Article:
Dad flew out of Italy as a copilot in 342nd BS, 97th BG. Part of the "Forgotten Fifteenth" Air Force. Shot down on a mission to Gyor, Hungary on 13 April, 1944 and held in Stalag Luft 3.


http://im1.shutterfly.com/media/47b8d729b3127ccec545005a469400000040O02UbtWzl­iyB7efDA/cC/f%3D0/ps%3D50/r%3D0/rx%3D550/ry%3D400/
View Quote
My grandfather was 8th AF, 449th bomb group at grottagile, italy.  He was also shot down and a POW at Stalagluft 3 for a time.
Link Posted: 8/17/2017 11:41:41 AM EDT
[#35]
Discussion ForumsJump to Quoted PostQuote History
Quoted:
They didn't need a permit to fight Nazis either.
View Quote
Just to be clear, do you think modern day Antifa in this country are heroes?  Because that seems to be the veiled analogy you are making.
Link Posted: 8/17/2017 11:49:31 AM EDT
[#36]
What a fucking waste.
Link Posted: 8/17/2017 2:18:19 PM EDT
[#37]
Discussion ForumsJump to Quoted PostQuote History
Quoted:
That must have been some relief at least, later in the war when the P-51's started to stack up on your wing headed to the target.

Headed to the target without fighter escort must have been pretty damn depressing.
View Quote
Fighters helped if you could fly high enough to avoid flak
Dad said that shrapnel from distant rounds sounded like hail on an awning.
Link Posted: 8/17/2017 2:47:13 PM EDT
[#38]
Discussion ForumsJump to Quoted PostQuote History
Quoted:
Grandpa flew a full extended tour as a ball turret gunner (398th bomb group, 601st squadron), said they got lucky that nobody on their crew was ever seriously injured even though they took hits all the time including an 88 shell going right through the fuselage and not exploding. Once they were down to one engine and had to make an emergency landing in Switzerland.

I wish I had been older when he was still around to talk to him more about it.
View Quote
Small world.  My uncle flew in the 603rd of the 398th.  32 missions, shot down once on the Cologne raid in early 45 and made back to the British lines.  My avatar is the 603rd patch.

When he returned to the states he told my aunt that he would never fly in a plane again.  He passed in 2002 and every trip that they took no matter how far it was they drove.  My uncle was the toughest man that I ever knew.  For him to be so deeply scarred from his war experience speaks volumes.   He would talk about the planes and his crew but never talk about specific missions.  He once told me that the worst thing that he ever saw was at his base in England.  A crew member from another plane wasn't paying attention and walked into a running prop on an in-board engine.  My uncle saw what was coming and screamed at the guy but there was too much noise from the engines and he couldnt be heard.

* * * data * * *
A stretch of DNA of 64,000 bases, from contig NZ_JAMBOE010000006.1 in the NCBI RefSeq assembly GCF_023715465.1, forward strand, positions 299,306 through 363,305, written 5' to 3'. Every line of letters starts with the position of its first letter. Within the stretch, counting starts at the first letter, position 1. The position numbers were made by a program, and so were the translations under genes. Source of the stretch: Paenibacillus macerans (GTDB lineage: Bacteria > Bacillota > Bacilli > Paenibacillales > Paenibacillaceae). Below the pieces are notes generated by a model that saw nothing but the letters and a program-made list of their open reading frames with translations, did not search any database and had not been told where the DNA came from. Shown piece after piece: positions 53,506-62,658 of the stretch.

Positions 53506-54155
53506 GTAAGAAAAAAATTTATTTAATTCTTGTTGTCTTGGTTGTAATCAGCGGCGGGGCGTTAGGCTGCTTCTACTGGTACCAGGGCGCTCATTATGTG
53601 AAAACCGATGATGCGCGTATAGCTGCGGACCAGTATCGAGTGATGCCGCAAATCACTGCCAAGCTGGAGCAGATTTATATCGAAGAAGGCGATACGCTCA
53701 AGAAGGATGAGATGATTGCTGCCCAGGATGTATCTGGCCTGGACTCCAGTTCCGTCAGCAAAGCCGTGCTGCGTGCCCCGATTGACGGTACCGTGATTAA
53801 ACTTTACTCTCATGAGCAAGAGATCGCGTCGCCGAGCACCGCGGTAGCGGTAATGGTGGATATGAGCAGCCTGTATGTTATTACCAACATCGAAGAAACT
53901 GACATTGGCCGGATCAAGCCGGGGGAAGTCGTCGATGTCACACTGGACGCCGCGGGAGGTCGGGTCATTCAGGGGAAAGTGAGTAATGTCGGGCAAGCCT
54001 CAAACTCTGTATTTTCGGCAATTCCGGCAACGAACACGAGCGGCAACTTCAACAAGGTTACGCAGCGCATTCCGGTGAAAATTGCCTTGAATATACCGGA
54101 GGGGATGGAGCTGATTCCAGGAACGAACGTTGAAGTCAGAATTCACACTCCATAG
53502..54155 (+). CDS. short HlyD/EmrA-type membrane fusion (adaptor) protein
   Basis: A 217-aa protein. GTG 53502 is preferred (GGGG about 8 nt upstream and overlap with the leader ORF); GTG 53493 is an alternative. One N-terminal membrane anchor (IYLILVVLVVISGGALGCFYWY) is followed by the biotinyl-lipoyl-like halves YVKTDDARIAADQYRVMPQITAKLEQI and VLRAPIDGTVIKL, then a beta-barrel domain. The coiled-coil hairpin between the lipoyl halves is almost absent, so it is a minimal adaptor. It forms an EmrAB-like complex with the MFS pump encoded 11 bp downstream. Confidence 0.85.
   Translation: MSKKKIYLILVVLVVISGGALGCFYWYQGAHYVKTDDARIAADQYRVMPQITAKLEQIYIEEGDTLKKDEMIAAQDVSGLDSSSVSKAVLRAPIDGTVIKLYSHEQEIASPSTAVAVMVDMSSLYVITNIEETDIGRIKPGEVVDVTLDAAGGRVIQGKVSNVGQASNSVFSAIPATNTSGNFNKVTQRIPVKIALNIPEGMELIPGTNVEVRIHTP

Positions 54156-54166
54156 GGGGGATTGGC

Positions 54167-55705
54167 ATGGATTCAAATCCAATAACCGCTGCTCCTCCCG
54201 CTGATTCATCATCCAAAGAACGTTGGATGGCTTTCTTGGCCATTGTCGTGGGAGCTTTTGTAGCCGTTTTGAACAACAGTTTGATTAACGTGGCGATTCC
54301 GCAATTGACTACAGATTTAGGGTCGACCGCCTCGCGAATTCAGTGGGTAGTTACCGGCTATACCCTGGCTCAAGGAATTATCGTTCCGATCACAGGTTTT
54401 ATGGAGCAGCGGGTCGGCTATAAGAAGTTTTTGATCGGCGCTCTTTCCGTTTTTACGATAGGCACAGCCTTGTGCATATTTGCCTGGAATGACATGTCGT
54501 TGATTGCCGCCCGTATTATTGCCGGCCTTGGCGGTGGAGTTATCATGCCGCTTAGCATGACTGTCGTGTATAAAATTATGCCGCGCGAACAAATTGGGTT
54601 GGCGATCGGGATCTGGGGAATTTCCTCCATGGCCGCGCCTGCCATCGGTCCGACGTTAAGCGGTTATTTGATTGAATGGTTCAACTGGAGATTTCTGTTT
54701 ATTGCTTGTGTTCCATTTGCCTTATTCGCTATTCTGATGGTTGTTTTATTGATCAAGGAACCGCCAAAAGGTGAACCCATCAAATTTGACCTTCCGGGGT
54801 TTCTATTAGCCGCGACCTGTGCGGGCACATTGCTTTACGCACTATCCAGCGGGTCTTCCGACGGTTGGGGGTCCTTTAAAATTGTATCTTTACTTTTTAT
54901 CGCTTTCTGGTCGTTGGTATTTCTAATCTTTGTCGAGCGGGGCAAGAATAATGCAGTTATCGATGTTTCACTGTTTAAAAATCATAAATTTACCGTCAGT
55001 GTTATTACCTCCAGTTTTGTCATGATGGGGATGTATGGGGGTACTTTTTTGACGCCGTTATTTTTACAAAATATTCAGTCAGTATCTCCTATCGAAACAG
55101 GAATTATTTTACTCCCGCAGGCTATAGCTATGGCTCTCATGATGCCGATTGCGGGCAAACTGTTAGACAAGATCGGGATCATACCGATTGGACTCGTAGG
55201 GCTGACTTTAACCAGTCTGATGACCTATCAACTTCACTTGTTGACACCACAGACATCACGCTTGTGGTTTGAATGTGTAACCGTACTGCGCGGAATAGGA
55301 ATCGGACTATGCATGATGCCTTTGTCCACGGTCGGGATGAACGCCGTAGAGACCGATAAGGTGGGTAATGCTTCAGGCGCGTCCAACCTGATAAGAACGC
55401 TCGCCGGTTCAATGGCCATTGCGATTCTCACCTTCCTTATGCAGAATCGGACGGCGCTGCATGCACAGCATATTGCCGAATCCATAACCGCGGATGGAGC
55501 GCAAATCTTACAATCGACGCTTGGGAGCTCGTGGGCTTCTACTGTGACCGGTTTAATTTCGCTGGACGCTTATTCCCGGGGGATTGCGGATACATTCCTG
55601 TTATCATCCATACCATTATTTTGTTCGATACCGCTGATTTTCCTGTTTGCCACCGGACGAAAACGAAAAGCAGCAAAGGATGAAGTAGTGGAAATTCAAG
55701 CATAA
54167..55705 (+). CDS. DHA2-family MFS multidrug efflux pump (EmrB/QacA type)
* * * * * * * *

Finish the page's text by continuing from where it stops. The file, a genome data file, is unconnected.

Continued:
Link Posted: 8/17/2017 2:57:44 PM EDT
[#39]
Discussion ForumsJump to Quoted PostQuote History
Quoted:
That must have been some relief at least, later in the war when the P-51's started to stack up on your wing headed to the target.

Headed to the target without fighter escort must have been pretty damn depressing.
View Quote
Even fighter escort generated controversy.  The bombers wanted the fighters tucked in tight with them.  The fighters want to roam free over Germany engaging the Luftwaffe whenever and wherever they found them.  The Germans had a similar debate during the Battle of Britain. Eventually we had enough fighters that we could do both but it took a while to get there.
Link Posted: 8/17/2017 2:58:43 PM EDT
[#40]
Discussion ForumsJump to Quoted PostQuote History
Quoted:
8th and 9th AAF lost more men in WW2 than the entire USMC.

But, swear to god, we are so fucking ready to bomb schweifurt now.
View Quote
Losses for a valid contribution to the war effort. Those losses required a massive investment of material and men on behalf of the Germans, resources which otherwise could have been turned against the ground forces who were defeating the enemy (the Soviets). An 88 is far more effective against tanks then aircraft, and a huge amount of them were sitting in Germany pointed skyward rather then in Russia pointed east. It wasn't the cleanest or most effective application of airpower, but it did work and it was part of the direct killchain on the German Nazi state.
Link Posted: 8/17/2017 3:02:39 PM EDT
[#41]
Discussion ForumsJump to Quoted PostQuote History
Quoted:

Losses for a valid contribution to the war effort. Those losses required a massive investment of material and men on behalf of the Germans, resources which otherwise could have been turned against the ground forces who were defeating the enemy (the Soviets). An 88 is far more effective against tanks then aircraft, and a huge amount of them were sitting in Germany pointed skyward rather then in Russia pointed east. It wasn't the cleanest or most effective application of airpower, but it did work and it was part of the direct killchain on the German Nazi state.